Dealing With Low Light and High ISO

Many photographers that are shooting for the micros often are concerned with relation to situations where there is low light and a high ISO is required. I've heard artists ask if they should just skip the image altogether and are frustrated with relation to low light situations. Here are the options that I've used to help me get around the situation:

1) Use a tripod and a lower shutter speed at 100 ISO.

2) Shoot at a high ISO and bracket up (over-expose) by about 2 stops, then bring the exposure down when processing the image. You will get less noise this way.

3) Shoot at high ISO, then process in Neat Image. You'll be surprised sometimes what you can save. If that doesn't work, reduce the size of the image to hide the noise (a big option at the micros).

4) Process for noise using the following actions in Photoshop:

a) Open Image

b) Image> Mode> LAB Colour

c) Channels palette-select channel “a”

d) Filter> noise> Median 3 pxls-

e) Select channel “b”

f) Filter> noise> Median 3 pxls

g) Select channel “lightness”

h) Filter> Noise> Despeckle

i) Image> Mode> RGB Colour

then, sharpen the image using the following actions:

In PS go to Image>mode>Lab mode and convert your RGB image to lab mode. Then in your channels palette click the lightness channel and the image will become black and white. You can then apply a small amount of USM (unsharp mask) to the image.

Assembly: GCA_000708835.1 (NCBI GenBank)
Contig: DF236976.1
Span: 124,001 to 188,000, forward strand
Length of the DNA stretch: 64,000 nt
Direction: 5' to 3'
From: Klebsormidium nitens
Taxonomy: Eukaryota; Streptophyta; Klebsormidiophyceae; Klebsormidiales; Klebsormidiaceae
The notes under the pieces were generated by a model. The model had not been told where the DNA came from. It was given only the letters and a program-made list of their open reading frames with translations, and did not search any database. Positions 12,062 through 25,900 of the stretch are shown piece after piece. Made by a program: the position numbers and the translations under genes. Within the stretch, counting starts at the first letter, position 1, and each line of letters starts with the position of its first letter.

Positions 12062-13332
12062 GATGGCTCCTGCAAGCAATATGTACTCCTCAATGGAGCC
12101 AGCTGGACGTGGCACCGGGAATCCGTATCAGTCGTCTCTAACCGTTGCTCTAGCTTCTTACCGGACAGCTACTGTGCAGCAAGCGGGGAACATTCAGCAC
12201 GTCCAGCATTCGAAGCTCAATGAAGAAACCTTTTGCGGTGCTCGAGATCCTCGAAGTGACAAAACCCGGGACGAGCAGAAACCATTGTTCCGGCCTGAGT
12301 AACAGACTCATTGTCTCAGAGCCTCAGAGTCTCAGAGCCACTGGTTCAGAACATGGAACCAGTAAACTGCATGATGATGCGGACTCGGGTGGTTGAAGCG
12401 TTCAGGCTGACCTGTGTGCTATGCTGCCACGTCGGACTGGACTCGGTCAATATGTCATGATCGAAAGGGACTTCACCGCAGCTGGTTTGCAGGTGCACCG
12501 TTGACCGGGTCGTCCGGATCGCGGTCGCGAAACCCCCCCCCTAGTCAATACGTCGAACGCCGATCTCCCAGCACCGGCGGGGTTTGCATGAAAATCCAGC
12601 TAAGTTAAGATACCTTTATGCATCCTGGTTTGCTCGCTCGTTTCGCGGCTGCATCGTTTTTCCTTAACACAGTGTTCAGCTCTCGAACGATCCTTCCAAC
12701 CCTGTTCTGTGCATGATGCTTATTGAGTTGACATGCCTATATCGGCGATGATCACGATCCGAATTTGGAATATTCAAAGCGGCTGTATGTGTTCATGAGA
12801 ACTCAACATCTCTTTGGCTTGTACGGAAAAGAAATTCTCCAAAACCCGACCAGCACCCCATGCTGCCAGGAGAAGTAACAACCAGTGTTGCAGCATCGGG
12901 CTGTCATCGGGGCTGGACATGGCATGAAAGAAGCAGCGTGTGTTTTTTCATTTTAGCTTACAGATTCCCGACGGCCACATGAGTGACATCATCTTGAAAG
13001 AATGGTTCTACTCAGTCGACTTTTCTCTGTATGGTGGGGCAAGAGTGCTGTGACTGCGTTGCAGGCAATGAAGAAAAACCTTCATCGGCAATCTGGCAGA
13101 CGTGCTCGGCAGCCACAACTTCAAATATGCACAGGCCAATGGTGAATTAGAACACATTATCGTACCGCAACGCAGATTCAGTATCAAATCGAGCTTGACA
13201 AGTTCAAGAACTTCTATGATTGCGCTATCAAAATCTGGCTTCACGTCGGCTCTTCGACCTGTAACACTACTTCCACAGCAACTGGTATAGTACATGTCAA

The guidelines that a popular RM site allow for this are: Amount 0-100%, Radius 1-2 pixels, Threshold 0-4 levels.

Don't ever try to sharpen a soft image taken in low light by using unsharp mask or other conventional sharpening techniques straight on the image. It won't work - trust me and believe me. The results will be bringing the attention to noise and distorted pixels

I have a couple of images in my portfolio here that were shot hand held at 3200 ISO. An example is this image

Shot at 3200 ISO with a 50mm f/1.8 handheld at f/4. This was taken at a telecommunication network switch - flash was not allowed in the room (it disrupts telecommunication traffic) and bright lighting was not allowed. There wasn't enough room between the network racks to set up a tripod and I didn't own a monopod at the time.

It is possible and it is worth refining your low light techniques especially if the image is unique! Take a chance!

Photo credits: Wysiwygfoto.

Your post must be written in English

December 15, 2007


Ed, these are great suggestions! Can I translate it into Estonian in my blog? Of course with reference to your portfolio.

September 14, 2007


Good tips. I have one to add:

September 13, 2007


Ahh, it's a nice reminder on how to take pictures in difficult situations. The challenge and creative thought process is often a reward. Thanks!

September 13, 2007


Great info and advices. Thank you thank you thank you :].

I have Canon D350. I use Neat image for every picture. Also, I read an article year ago about over - exposing technique. Since than I developed a habit to over - expose. It takes more time to process RAW but after converting to TIFF 16bit and filtering with Neat Image I get clean images. I think I am a little bit paranoid about that noise ;].

Great info about PS technique. I will try it one day for sure. Also I wondering about sharpening limits. Now with this article you put every thing in places.

September 12, 2007



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